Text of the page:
THE dry season is upon us and our livestock is beginning to feel the heat literally and figuratively.
I witnessed a herd of about 600 cattle stampeding for water at a community borehole which also serves human beings.
The sheer numbers of livestock around the clearly overwhelmed borehole is causing serious soil degradation due to the massive numbers of hooves trampling around a small area.
The task of pumping the water into the drinking troughs is in itself labourious considering the size of the herd.
Huge numbers of animals which are being watered at such a drinking point means the borehole is pumping throughout the whole day.
While this is a situation I witnessed in a ward in Hwange district, I am aware that such situations prevail in most of our communal areas in Matabeleland region where there are hardly any perennial rivers and water sources are far and wide.
In Nkayi district, animals in such areas as Mkhalathi compete for drinking water with human beings from the few available boreholes. This also happens in Bulilima district in areas such as Khame.
These boreholes are at least efficient enough in terms of yield and they are usually able to cope with both human and livestock demand for water.
However, it is the laborious way of pumping water into the watering troughs that needs to be improved. In this day and age of solar powered inventions it is a misnomer for the district leadership to just sit and watch people suffer when there are more easier and efficient ways.
I know that the usual knee-jerk reaction of most lazy thinkers occupying some of the officials is that there are not enough resources.
This is said almost with impulse faster than blinking. However, I am convinced that extension offices and local authorities can do more in assisting communal farmers to have better water reticulation systems for their animals.
Honestly how much does it cost to sink a submersible pump into the borehole, power it with solar energy to pump into a 5 000-litre Jojo tank and then a tap feeds a drinking trough? My investigations tell me that something around $6 000 can be enough to set up such a system especially if there are no batteries required but merely pumping during the day into the tank. Now some dip tanks have livestock censuses of around 2000 animals and this translates to $3/animal if farmers are made to contribute on animal owned basis.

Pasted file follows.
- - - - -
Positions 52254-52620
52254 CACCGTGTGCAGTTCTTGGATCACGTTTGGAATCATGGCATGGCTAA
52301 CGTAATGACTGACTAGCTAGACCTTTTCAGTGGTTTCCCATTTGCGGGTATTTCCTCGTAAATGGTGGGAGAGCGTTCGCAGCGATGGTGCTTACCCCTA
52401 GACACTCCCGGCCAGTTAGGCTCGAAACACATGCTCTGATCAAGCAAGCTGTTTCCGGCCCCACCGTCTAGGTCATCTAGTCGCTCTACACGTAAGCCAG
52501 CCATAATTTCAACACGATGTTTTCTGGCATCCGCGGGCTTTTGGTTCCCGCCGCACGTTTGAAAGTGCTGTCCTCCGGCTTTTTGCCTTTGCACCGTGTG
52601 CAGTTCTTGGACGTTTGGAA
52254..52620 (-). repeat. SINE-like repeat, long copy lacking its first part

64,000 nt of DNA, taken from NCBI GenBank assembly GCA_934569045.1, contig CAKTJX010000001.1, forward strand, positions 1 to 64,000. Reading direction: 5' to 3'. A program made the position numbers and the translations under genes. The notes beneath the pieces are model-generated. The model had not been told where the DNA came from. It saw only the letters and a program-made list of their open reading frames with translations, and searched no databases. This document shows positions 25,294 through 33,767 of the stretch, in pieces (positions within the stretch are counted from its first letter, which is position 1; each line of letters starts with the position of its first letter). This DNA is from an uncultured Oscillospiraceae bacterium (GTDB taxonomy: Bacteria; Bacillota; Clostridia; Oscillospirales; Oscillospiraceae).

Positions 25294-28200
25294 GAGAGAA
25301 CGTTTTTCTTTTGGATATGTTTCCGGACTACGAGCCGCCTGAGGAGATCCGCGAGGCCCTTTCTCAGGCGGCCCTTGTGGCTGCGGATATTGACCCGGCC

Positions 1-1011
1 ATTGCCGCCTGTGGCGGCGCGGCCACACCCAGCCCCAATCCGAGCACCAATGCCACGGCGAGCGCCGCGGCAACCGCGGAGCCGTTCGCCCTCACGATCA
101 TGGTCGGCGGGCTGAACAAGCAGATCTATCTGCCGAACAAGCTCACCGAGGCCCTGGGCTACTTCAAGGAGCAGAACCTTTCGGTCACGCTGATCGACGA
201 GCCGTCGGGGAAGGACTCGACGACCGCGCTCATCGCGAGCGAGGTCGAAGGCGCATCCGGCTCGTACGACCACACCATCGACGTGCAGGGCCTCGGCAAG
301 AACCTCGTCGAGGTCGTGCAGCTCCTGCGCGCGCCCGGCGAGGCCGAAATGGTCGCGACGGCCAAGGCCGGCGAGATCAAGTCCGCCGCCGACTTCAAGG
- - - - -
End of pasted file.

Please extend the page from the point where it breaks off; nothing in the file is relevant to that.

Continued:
The $3 contribution can even be reduced further if those households which have no cattle but are drinking from the same borehole are made to contribute something as well.
My point is that communities have the numbers to spread this seemly big cost thinly among themselves to levels where the cost figures can be manageable or even insignificant.
All that is needed is leadership in executing such community self- financing schemes.
I do not see anything wrong or impossible with Government departments such as Department of Livestock and the Department of Veterinary Services mobilising farmers around a certain dip tank or borehole to contribute towards such a scheme which will make it much easier for them to water their animals as well as getting water for domestic use.
Instead of such departments reducing themselves to levy collectors and prohibition enforcers they also need to be enablers and champions of farmer leadership.
It is my contention that extension officers should be nudged towards helping farmers to help themselves. Most of these projects that seem to have prohibitive costs can be easily self- financed by community members if they use economies of scale.
It is time to change settings so that we can change those of our farmers. We need to have more approaches that make smallholder communal farmers realise and believe that they can do it on their own.
I honestly believe that if community members can be rallied around a cause such as building a school or clinic they can also be mobilised for project such as water reticulation for their animals and themselves. Honestly imagine manually pumping water into a drinking trough to serve 50 animals, it’s not an easy task. Let’s help our smallholder farmers to help themselves. Uyabonga umntaMaKhumalo.
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